This section covers the following topics:
This page provides an overview of how RSA signed applet support is implemented in Java Plug-in. For an overview of how to use RSA signed applets, see How to Deploy RSA-Signed Applets in Java Plug-in.
So that Java Plug-in can verify RSA signatures in a browser-independent way,
Java Plug-in includes a Cryptographic Service Provider (CSP). The CSP supports
the "MD2withRSA", "MD5withRSA", and "SHA1withRSA" digital signature algorithms.
It is automatically registered with the Java Cryptographic Architecture framework
as part of the static initializer of the
Java 2 SDK, Standard Edition v 1.3 introduced fine-grained access control based on "codesource" and "protection domain," as described below:
Every class that is loaded from a JAR file has a codesource, which encapsulates two pieces of information:
Each signer principal in the codesource is represented by its X.509 public-key certificate and supporting certificate chain.
In addition, every class that is loaded by a classloader belongs to one and only one protection domain, based on its codesource (i.e., based on where the class came from and who signed it). Every protection domain has a set of permissions associated with it, based on the configured security policy. This means that a protection domain encapsulates two things:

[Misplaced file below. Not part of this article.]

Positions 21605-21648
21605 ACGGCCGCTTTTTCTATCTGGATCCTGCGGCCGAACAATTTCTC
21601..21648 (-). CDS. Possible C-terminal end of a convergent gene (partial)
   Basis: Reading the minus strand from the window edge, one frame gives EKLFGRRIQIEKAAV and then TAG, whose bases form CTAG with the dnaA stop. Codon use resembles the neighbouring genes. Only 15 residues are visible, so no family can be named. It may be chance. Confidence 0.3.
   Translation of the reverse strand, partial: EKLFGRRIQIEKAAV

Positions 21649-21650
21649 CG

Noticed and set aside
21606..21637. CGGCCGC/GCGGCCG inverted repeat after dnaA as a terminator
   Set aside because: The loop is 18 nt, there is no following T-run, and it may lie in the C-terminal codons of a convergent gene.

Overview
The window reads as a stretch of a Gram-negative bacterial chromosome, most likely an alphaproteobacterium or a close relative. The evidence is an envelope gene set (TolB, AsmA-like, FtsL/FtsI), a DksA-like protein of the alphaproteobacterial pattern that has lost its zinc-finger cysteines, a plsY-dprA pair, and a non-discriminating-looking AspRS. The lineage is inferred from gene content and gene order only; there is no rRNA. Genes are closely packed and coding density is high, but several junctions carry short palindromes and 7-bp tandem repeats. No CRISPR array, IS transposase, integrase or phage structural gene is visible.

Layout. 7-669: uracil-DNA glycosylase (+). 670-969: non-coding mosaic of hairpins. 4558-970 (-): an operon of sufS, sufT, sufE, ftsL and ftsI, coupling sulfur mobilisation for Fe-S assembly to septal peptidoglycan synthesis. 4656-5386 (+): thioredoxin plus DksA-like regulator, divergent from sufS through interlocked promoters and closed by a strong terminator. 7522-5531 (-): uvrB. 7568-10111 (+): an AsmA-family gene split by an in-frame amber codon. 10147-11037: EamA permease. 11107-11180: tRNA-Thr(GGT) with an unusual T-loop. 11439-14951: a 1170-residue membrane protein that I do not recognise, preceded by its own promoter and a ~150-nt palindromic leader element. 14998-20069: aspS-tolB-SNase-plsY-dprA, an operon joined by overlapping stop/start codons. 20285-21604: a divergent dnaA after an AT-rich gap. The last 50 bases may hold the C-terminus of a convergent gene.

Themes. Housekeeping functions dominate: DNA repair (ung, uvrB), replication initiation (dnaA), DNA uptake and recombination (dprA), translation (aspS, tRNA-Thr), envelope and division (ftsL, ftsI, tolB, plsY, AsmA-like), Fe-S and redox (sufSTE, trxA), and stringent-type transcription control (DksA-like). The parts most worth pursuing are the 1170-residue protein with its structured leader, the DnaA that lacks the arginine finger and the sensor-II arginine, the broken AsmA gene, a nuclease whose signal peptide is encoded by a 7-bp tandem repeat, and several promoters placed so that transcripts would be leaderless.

A certificate chain is a list of hierarchically ordered public-key certificates, starting at the signer's public-key certificate and ending at the certificate of a Root Certification Authority ("Root CA"). The public key of one certificate in the chain is used to verify the signature on the previous certificate in the chain. The Root CA certificate is self-signed. The assumption is that the Root CA is trusted because it is well known and widely published.
PluginClassLoader checks the configured security policy to
determine which permissions to grant to a given codesource. The codesource and
the set of permissions granted to it then form a protection domain. This behaviour
is common to all secure classloaders (i.e., instances of java.security.SecureClassLoader).
(Note: sun.plugin.security.PluginClassLoader extends sun.applet.AppletClassLoader,
which is a subclass of java.net.URLClassLoader, which in turn extends
PluginClassLoader does additional work: If the applet is
signed, and the permissions granted to it do not include the special
PluginClassLoader extracts the signers (and their
supporting certificate chains) from the applet's codesource and attempts to
If Plug-in can verify the certificate chain all the way up to its Root CA
certificate, it checks if that Root CA certificate is contained in the database
of trusted Root CA certificates. If so, Plug-in will display the certificate
chain of the authenticated signer and ask the user whether or not to grant
to code signed by that principal. Java code that is assigned the
permission is treated the same as system code, meaning it has all the privileges
that system code has. The user can then choose whether or not to grant
to code signed by that principal, and whether such permission should be granted
to any code signed by that principal for all subsequent sessions or for the
current session only.
(For the case of unsigned applets, or signed applets whose permissions include
usePolicy, see OverviewApplet
A permission named
usePolicy (introduced with version 1.3) allows
system administrators to turn off the
usePolicy permission is granted to the codesource by the
configured security policy, no user prompting will take place; only the permissions
specified in the security policy will be granted to the codesource.